Water, Trees, Mistakes: Watershed Health
Napping was not only from exhaustion; it was also defense to the weight of what I was reading, Alice Outwater’s Water: A Natural History, not nap time reading!
I knew discrete facts of the history. How early 18th century explorers skilled off many fur-bearing animals, especially the beaver, important to watershed health throughout our country. The massacre of millions of buffalo in a few short years of the early 1840’s, buffalo, whose wallows collected waters and allowed slow seepage into the ground, restoring aquifers. And the prairie dogs, whose tunnels provided passage for water for ground water restoration, yet annoyed ranchers and were poisoned. How Western Europeans treated the lands of the west as they had lands to the east and in Europe, plowing and planting land that had to be irrigated by aquifers once restored by actions of buffalo and prairie dog tunnels and beaver. How this has let to desertification and the drought.
Add in our twentieth century dam-building binge, which made our rivers inhospitable to those fish so important to the nutrition of native inhabitants and whose reproduction depended on swimming back to their places of origin—well, I just kept waking up, a dream, I wished, except it wasn’t. Buffalo were slaughtered for their tongues. Beaver for their pelts. Prairie dogs, also one of these keystone species, are still poisoned because they supposedly compete for vegetation with cattle, also misadapted for the ecology of the West.
It is bad news. I wish it were like one of those dreams of Scrooge, who awakens to find he has a second chance. Do we? We have gone from this garden of interconnected abundance, and now here we are. In drought. Species coming extinct. Ecosystems wrecked. Even though we know biodiversity increases a system’s chance at survival, our agriculture too often is one of increasing simplification through monocropping. The question of short-term profit trumps the question of sustainable balance.
Yesterday I walked a trail into the depth of Fern Canyon, a canyon whose crotch is Fern Creek. Wild coho salmon still run this creek. Entering this ecosystem is a yin experience: damp, dark, dripping rain— something we Californians no longer take for granted. Absolutely silent. Suddenly I noticed many enormous fire-blackened stumps of what would be growing here if it had not been for the 19th century logging of our old growth redwoods, 99% of which is gone. It is a gut shock: The impossibly huge stumps surrounded by the offspring, tall and straight themselves, but dwarfed in girth by these stump ghosts.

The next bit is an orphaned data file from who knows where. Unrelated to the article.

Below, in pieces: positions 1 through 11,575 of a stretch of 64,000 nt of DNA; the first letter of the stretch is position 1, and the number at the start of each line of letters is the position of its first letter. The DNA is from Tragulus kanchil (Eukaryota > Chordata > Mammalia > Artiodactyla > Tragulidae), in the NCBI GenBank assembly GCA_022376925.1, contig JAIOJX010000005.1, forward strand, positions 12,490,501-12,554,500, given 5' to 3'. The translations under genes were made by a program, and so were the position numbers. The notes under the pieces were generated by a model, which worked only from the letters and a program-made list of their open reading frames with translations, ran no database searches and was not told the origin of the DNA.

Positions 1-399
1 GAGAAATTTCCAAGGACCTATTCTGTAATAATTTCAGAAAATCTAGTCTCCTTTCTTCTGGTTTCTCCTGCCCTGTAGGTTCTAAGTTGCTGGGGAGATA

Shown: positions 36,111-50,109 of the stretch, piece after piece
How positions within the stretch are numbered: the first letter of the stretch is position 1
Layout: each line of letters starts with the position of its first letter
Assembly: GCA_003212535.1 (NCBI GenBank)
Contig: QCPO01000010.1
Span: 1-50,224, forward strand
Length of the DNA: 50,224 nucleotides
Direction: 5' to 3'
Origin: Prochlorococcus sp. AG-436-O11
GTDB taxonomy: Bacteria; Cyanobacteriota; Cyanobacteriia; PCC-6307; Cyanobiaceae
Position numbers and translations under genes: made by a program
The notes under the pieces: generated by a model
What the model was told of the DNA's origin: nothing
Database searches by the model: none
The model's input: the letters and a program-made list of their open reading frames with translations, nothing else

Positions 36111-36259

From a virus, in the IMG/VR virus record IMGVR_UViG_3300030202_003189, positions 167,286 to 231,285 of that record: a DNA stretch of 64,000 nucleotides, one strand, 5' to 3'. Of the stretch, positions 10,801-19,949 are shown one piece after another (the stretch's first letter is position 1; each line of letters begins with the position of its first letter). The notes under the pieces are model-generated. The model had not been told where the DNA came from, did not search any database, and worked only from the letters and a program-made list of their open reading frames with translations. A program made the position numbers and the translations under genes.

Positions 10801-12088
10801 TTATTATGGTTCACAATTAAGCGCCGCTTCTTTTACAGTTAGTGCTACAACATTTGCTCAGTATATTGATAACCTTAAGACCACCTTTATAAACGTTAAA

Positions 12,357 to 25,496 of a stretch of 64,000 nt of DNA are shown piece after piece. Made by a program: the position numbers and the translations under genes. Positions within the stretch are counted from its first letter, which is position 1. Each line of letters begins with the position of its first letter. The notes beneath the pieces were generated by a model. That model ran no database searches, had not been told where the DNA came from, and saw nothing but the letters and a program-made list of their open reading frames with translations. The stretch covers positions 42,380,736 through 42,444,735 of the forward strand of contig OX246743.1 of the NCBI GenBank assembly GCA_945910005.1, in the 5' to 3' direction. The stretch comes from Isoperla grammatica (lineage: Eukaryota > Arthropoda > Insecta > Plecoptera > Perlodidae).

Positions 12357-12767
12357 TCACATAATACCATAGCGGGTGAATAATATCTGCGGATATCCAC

Outwater says that the trees in the primeval forests that the 18th and 19th century explorers encountered had almost twice the girth of the trees our second-growth forests will ever reach. This is not just about the length of time they are allowed to grow: it is about the way we culled the largest in logging and about ecosystems we have destroyed which supported the forests.
I imagined what entering this forest 200 years ago would have been like. Occasionally a raven’s percussion of wings broke the silence. One circled me several times, making the enigmatic clicking sound that always makes me wonder, is this really a raven? This is not the first time I have been scoped out by a raven in a remote location, but this time was different. At the time I was standing in one of those witch’s circles of redwoods, one where you are in the heart of the mother tree, all of her offspring ringing around you. The raven circled twice, settling in a branch. I watched her beak open and her body strain as she clicked some more, then circled again.
Was she making a mandala as I stood in that mandala of redwood survivors? Carl Jung said mandalas appear when psychic equilibrium is disturbed. “The goal of contemplating the processes depicted in the mandala is that the yogi shall become inwardly aware of the deity. Through contemplation, he recognizes himself as God again, and thus returns from the illusion of individual existence into the universal totality of the divine state (9i:633).”
Perhaps the hope of the lesson of contemplating the destruction of our watersheds through our ignorance is this realization of our responsibility in being good citizens of Earth.